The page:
“We’ve all fallen short and longed for another chance, a fresh start, a new beginning. We’ve all wished we could rewind time and try again. … We hear the expression ‘there are no guarantees in life.’ But here’s a promise, a guarantee you can count on no matter where you are or what you have done: we can change; we can walk in newness of life. …
 
“Rebirth, then, is not so much a moment as a mindset, an ongoing experience of the heart, the gradual accumulation of countless righteous choices built up over a lifetime,” he said. “It is a daily decision to sincerely accept the Lord’s invitation to discipleship. … He knows our heart, and we know enough of His heart to know that He loves us perfectly and continually.”
 
The way people think of their friends, neighbors, and family members is vital.
 
“Do we sometimes define people in terms of who they have been rather than who they are or who they can become?” he asked. “Our ability to accept change in our own lives is tied, I believe, to our ability to accept it in the lives of others. …
 
“Nothing is more beautiful than seeing new life and renewed life,” he said. “That hope and promise is centered in the Savior’s encompassing love, and it is the sweetest, the most tender, and I think the most beautiful principle of the gospel.”
 
Brother Ogden taught that the Resurrection literally changed the lives of every Christian.
 
“This single, historical fact and doctrine forever changed the course of the ancient Church and the course of the world,” he said. “There is no fact in history that is so widely attested and confirmed by credible witnesses.”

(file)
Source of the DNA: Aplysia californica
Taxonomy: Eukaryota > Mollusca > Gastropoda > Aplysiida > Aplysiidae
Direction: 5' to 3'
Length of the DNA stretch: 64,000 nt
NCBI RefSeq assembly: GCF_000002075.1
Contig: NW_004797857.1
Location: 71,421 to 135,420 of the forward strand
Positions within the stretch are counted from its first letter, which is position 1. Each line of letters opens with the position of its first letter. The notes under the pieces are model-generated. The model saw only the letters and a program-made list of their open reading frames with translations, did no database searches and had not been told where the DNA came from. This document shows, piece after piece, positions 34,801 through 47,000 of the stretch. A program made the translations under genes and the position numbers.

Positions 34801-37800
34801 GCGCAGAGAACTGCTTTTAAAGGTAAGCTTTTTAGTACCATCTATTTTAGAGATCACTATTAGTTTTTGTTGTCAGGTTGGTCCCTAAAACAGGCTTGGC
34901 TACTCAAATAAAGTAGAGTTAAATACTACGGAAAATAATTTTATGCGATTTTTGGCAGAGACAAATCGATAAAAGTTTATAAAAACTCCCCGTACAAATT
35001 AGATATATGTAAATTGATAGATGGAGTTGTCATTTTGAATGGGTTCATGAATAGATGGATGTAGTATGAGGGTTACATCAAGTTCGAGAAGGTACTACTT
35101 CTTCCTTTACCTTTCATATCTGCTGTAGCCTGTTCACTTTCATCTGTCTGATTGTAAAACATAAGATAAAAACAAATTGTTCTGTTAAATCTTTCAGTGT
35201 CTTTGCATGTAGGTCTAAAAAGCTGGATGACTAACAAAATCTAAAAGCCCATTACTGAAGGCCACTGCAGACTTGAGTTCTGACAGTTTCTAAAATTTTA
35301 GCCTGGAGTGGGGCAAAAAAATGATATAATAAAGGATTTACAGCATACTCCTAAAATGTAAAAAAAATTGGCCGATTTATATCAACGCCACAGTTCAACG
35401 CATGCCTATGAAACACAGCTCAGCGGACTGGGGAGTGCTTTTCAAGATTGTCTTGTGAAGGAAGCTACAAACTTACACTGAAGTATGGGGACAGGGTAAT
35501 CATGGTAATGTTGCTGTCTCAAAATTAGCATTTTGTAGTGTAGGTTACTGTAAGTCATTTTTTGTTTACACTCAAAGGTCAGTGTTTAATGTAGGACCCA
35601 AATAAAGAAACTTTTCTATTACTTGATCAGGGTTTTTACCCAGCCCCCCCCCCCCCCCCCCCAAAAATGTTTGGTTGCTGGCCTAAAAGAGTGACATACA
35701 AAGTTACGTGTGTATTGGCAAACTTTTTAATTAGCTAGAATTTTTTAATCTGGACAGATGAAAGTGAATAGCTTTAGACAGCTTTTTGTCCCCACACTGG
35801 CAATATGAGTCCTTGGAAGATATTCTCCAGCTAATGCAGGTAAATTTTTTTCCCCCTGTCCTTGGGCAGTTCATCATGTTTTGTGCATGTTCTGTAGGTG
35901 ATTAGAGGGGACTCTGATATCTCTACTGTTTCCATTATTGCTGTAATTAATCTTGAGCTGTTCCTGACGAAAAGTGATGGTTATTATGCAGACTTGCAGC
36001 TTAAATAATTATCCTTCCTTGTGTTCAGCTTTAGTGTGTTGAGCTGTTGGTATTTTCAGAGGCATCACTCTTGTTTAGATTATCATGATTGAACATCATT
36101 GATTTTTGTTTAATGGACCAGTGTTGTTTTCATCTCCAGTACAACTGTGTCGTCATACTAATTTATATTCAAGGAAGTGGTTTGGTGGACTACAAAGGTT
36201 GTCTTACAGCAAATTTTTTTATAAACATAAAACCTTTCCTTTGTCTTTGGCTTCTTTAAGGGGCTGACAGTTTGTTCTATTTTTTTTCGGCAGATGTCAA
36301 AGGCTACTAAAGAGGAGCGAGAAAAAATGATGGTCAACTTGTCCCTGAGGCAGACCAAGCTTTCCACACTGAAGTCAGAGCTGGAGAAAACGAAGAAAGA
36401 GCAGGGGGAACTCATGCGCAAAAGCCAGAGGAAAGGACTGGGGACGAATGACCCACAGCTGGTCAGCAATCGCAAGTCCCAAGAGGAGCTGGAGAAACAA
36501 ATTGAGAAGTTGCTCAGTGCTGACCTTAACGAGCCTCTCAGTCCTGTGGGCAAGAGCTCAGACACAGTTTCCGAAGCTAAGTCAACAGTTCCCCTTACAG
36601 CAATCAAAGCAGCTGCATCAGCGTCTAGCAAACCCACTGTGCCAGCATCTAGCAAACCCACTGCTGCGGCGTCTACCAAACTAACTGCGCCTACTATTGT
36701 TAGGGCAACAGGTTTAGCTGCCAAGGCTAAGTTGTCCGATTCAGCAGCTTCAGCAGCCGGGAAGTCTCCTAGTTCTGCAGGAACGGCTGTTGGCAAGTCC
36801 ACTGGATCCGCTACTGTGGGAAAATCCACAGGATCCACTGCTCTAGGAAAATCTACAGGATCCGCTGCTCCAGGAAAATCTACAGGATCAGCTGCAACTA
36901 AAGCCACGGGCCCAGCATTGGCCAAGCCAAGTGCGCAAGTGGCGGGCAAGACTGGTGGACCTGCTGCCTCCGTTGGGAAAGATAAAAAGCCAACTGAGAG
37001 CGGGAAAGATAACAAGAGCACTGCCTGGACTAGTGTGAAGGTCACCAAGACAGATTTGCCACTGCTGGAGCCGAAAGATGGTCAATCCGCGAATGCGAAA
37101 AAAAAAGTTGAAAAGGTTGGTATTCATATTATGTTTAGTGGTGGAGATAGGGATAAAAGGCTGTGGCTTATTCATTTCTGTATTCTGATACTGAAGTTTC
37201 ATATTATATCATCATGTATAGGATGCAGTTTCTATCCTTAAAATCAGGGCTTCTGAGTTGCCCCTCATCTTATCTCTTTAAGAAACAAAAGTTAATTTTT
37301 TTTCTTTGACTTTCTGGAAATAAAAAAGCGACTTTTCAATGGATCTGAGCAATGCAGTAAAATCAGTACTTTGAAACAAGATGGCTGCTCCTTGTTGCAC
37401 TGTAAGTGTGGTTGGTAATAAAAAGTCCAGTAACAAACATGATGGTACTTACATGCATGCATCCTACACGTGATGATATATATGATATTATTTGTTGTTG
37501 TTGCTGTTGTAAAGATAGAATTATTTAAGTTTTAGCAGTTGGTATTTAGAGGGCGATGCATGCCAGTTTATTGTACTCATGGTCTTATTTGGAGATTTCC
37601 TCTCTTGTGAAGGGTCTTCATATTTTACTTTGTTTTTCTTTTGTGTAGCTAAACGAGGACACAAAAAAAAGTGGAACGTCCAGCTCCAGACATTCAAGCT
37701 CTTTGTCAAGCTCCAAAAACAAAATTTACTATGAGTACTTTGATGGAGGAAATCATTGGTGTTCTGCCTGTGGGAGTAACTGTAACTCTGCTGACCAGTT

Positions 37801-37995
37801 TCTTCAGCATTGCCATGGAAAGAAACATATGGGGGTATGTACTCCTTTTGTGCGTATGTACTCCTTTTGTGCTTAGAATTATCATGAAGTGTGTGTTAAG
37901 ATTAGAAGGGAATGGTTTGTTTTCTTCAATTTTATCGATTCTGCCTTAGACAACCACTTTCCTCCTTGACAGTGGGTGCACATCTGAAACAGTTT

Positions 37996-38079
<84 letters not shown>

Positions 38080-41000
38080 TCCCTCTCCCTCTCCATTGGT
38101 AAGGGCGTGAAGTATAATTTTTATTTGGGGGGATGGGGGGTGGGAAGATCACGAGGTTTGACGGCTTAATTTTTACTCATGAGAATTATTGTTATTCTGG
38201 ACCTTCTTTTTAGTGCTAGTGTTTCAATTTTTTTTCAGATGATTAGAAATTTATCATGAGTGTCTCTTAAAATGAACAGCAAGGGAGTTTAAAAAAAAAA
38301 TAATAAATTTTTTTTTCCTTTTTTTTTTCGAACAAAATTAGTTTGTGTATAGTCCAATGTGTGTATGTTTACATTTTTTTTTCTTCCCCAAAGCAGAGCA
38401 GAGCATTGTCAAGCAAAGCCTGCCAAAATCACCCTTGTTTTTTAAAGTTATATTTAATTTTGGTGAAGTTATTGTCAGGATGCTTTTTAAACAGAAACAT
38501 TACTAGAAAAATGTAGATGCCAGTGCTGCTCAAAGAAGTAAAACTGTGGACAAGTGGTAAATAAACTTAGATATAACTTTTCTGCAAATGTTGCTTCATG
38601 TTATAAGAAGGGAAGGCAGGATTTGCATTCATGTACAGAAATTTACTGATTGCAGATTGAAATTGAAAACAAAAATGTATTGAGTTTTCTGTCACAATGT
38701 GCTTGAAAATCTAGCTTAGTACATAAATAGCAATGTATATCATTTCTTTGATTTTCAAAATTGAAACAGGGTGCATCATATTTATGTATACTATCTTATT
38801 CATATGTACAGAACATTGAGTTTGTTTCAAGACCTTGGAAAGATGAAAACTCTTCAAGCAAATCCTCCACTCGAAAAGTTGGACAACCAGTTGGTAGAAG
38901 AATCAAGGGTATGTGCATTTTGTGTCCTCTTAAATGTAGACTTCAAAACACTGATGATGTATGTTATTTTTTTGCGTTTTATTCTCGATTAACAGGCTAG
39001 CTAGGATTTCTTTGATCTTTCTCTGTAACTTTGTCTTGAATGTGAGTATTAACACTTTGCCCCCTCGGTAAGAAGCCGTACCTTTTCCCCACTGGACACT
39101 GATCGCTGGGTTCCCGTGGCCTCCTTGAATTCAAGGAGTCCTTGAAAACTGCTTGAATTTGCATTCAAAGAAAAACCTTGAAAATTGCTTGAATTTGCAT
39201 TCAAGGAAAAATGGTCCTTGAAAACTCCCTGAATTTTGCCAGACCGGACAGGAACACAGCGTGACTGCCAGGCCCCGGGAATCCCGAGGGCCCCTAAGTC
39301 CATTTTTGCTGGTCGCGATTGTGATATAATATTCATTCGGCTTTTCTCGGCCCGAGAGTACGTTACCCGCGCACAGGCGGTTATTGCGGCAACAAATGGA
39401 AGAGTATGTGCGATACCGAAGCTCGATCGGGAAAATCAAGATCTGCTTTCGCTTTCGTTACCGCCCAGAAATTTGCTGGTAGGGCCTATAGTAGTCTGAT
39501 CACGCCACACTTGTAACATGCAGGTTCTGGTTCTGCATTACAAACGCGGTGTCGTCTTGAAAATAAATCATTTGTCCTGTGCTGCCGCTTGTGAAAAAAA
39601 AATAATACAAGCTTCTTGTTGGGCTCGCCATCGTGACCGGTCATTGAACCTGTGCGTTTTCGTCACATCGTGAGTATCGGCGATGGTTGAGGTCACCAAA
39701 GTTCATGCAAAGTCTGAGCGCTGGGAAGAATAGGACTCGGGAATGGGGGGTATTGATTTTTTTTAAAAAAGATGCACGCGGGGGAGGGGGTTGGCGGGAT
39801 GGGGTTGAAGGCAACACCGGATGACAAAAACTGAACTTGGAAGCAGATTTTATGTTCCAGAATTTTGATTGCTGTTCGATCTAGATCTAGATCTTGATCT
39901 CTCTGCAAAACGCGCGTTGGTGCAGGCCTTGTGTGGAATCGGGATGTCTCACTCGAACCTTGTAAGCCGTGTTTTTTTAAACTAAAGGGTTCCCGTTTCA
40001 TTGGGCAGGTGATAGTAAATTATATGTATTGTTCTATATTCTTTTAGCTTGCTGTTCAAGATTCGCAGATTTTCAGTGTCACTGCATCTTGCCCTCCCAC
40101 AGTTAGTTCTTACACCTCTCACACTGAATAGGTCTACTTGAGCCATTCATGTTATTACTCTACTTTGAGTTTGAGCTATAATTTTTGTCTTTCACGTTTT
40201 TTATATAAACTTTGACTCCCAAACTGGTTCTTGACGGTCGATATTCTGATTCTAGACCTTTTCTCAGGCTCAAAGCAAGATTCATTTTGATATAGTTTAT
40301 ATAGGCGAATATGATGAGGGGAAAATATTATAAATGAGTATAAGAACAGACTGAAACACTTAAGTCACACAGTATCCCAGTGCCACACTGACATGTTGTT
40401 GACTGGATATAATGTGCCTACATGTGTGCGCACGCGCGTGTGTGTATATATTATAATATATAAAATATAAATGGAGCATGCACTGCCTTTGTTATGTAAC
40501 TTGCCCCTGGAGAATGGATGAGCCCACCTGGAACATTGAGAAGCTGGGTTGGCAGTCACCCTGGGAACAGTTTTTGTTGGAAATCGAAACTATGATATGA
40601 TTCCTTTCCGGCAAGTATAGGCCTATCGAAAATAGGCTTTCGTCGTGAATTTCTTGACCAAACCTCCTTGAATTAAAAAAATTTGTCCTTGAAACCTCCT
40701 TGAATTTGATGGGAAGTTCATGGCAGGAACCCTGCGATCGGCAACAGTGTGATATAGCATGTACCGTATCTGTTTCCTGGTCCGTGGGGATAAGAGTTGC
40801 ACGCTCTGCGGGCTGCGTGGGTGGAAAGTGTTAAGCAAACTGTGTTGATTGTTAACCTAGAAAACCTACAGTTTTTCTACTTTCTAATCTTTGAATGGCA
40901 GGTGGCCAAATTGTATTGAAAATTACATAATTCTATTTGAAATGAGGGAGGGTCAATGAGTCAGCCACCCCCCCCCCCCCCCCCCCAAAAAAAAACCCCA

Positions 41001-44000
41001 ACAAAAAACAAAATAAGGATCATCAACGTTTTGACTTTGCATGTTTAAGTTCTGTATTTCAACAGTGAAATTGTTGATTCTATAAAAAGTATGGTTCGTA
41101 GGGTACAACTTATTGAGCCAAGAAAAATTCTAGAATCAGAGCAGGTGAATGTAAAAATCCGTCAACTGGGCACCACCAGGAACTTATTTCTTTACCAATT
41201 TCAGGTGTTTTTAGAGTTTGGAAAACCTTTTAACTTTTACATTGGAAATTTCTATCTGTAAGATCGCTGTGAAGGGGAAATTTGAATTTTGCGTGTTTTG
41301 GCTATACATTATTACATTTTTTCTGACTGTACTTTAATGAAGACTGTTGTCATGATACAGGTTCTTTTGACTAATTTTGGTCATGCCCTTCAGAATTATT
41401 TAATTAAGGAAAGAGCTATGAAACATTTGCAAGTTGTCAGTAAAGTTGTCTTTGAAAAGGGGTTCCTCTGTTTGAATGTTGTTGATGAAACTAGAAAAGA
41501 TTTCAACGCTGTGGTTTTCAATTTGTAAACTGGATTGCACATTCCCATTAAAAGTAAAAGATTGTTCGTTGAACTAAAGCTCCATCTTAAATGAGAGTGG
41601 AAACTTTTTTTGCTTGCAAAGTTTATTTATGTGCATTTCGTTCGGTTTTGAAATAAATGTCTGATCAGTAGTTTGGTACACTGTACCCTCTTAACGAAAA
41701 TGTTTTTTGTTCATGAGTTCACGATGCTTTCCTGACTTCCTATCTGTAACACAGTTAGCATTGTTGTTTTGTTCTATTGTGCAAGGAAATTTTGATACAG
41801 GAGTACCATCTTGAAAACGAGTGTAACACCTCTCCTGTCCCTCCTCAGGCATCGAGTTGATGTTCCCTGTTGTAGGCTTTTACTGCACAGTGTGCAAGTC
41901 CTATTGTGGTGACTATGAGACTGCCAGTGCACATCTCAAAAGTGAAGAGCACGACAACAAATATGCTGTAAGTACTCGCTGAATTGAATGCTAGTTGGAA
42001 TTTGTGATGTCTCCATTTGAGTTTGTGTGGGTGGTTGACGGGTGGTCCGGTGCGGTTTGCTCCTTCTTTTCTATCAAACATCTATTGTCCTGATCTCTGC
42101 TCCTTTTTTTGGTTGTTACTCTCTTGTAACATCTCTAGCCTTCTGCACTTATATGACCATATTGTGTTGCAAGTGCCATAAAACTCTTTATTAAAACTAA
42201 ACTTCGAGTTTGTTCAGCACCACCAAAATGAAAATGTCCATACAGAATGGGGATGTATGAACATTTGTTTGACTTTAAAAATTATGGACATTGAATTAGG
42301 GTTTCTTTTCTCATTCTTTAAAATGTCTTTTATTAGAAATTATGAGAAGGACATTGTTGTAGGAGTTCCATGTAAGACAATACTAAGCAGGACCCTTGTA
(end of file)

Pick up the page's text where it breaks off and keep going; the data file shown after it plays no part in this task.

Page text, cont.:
Brother Ogden shared different accounts of visitors to the resurrected Savior—the women and angels first at Jesus’s tomb, Peter and John, Mary, the Apostles, and other disciples who had an encounter with the resurrected Jesus, including some from modern times.
 
“From all these accounts—ancient and modern, on both hemispheres—we learn that Jesus Christ was the first of all who have ever lived on this planet to rise from the dead to immortality,” he said. “Every human will resurrect, as Paul wrote: ‘As in Adam all die, even so in Christ shall all be made alive’ (1 Corinthians 15:22), though not everyone will resurrect to the same glory: there are different levels or degrees of resurrected bodies.”
 
Because of the gift of resurrection provided by the Savior, all humankind will rise again from the dead and live forever, Brother Ogden taught.
 
“In fact, there is no choice in the matter; as a gift from the God of heaven we are all going to live forever,” he said. “The choice we do have is where and with whom we would like to live forever. We are now in the process of determining that by how we are behaving here on earth.”
 
There were also musical presentations to enhance the evening. Watch for next year’s Easter Conference.
 
Images
 
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2014 BYU Easter Conference program included Lloyd Newell, D. Kelly Ogden, and a musical presentation.

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After her keynote address, Sister Dalton is speaking with Brent Top, dean of BYU Religious Education.